I think Rwanda did shake my faith in humanity. It was the first time I realised that everyday, ordinary, peaceful people have the capacity to commit evil acts, when driven to the extreme. It is a hard lesson especially for someone who until then only believed in the good in people. Yet, Rwanda also revealed the bravery and beauty of people. When I was there I found hope in the kids, because you see them playing together and sharing stories and instincts, whatever their background or so-called ethnicity. You realise in times like that, that behind the creation of ethnic hatred are just political agendas, pursued relentlessly over decades. It’s not something real, but something exacerbated by those in power to make people hate and fear each other. I often refer back to the story of the 3 little boys that crossed the border; the two older ones severely injured and carrying their dying baby brother (see video below). I never knew what happened to the 2 older ones, I just know that they had to go on. After just losing their little brother they just had to get up and go on. Seeing children have to do that was deeply disturbing for me. But, those young children really gave me hope, and I really felt that people had been manipulated and that it wasn’t how they really were. I could see that most people wanted to change for the better. On top of that, during the genocide so many people just pulled out. Governments and organisations just left and let the massacre carry on. Once it was over, however, there was such a flood of people coming in and that showed a change in the way we looked at our responsibilities. People were recognising and trying to reject colonial ideas. I see that moment as one of the tipping points in humanitarian action, which gives me hope.
Q. In light of what happened during the Holocaust and the minimal international response to the genocide in Rwanda, do you think that there could be another genocide in the future?
There could be. There’s nothing I see either on a moral or a political level to stop another genocide happening. I look at Syria and I look at Yemen, and I see how little value is given to the life of civilians. They are just wiped out. Yemen is horrendous and just not talked about. In a way you don’t even need genocide anymore, because people are just being wiped out anyway. What’s happened in Kunduz is like the final straw. There’s nothing safe left anymore. I think we’re in really disturbing times, and for every humanitarian it’s an existential crisis. The only protection we had was international humanitarian law, and rather than respecting those laws the government has just said “sorry, we have a terrorism war to fight.” I pray that there won’t ever be a genocide again. I hope that no one ever has to live through that, to experience that; no-one should ever have to witness what I and others saw. But I don’t see anything in our global framework that would stop it from happening. There is too much political indifference, too much impunity.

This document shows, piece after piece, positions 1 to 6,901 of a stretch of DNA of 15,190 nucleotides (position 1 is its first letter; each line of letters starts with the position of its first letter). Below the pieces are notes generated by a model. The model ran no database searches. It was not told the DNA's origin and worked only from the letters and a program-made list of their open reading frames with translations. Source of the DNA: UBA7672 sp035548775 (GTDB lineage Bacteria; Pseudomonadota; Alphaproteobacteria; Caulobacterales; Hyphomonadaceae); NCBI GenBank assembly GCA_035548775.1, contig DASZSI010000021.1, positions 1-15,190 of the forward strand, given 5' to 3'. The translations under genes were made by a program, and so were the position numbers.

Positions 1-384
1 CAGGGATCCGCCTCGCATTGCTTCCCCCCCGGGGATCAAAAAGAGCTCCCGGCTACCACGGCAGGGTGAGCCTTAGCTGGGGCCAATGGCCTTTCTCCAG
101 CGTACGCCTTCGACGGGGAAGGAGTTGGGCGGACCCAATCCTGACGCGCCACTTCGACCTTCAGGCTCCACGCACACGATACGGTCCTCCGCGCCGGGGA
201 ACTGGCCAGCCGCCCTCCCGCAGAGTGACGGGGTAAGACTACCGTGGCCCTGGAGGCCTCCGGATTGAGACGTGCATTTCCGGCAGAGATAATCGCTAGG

Q. Have the US said anything more concerning their ‘accidental’ bombing of the MSF hospital in Afghanistan in October? How do you feel about it?
MSF have released their internal review that reveals shocking information that the hospital was deliberately targeted as they were running out of the hospital. Children burned in their beds, patients died hit by shrapnel. It’s just awful. 30 people died in that attack on a medical hospital treating people in a conflict, a hospital that was protected under international law. Now hundreds of thousands of people in North eastern Afghanistan have no access to surgical care.
I think that people, ordinary people, students, professors, lawyers, engineers, all need to stand up and say that this is not acceptable. They need to tell their governments that it is not OK. There’s a petition that has been signed by over 500,000 people asking for an independent investigation. We need an independent investigation that can reveal the truth of what happened. The US released its internal report on November 25, stating that the hospital bombing was ‘human error.’ Yet the report remains secret, and the public has only seen a summary statement from US Army General John Campbell. The point is, as societies, we have decided that when people are vulnerable and in danger, they should have access to health and basic security. What’s happened in Kunduz shows that this is not the case. It just pulls the proverbial rug out from underneath people – they have nowhere to look for protection. We are only numb to it because Afghanistan and Yemen are so far away. If it was happening here in Montreal, it would be a different story. Before the conflict in Syria, civilians were living good lives. There are now 12 million Syrian refugees outside of their own country living in unthinkably hard conditions.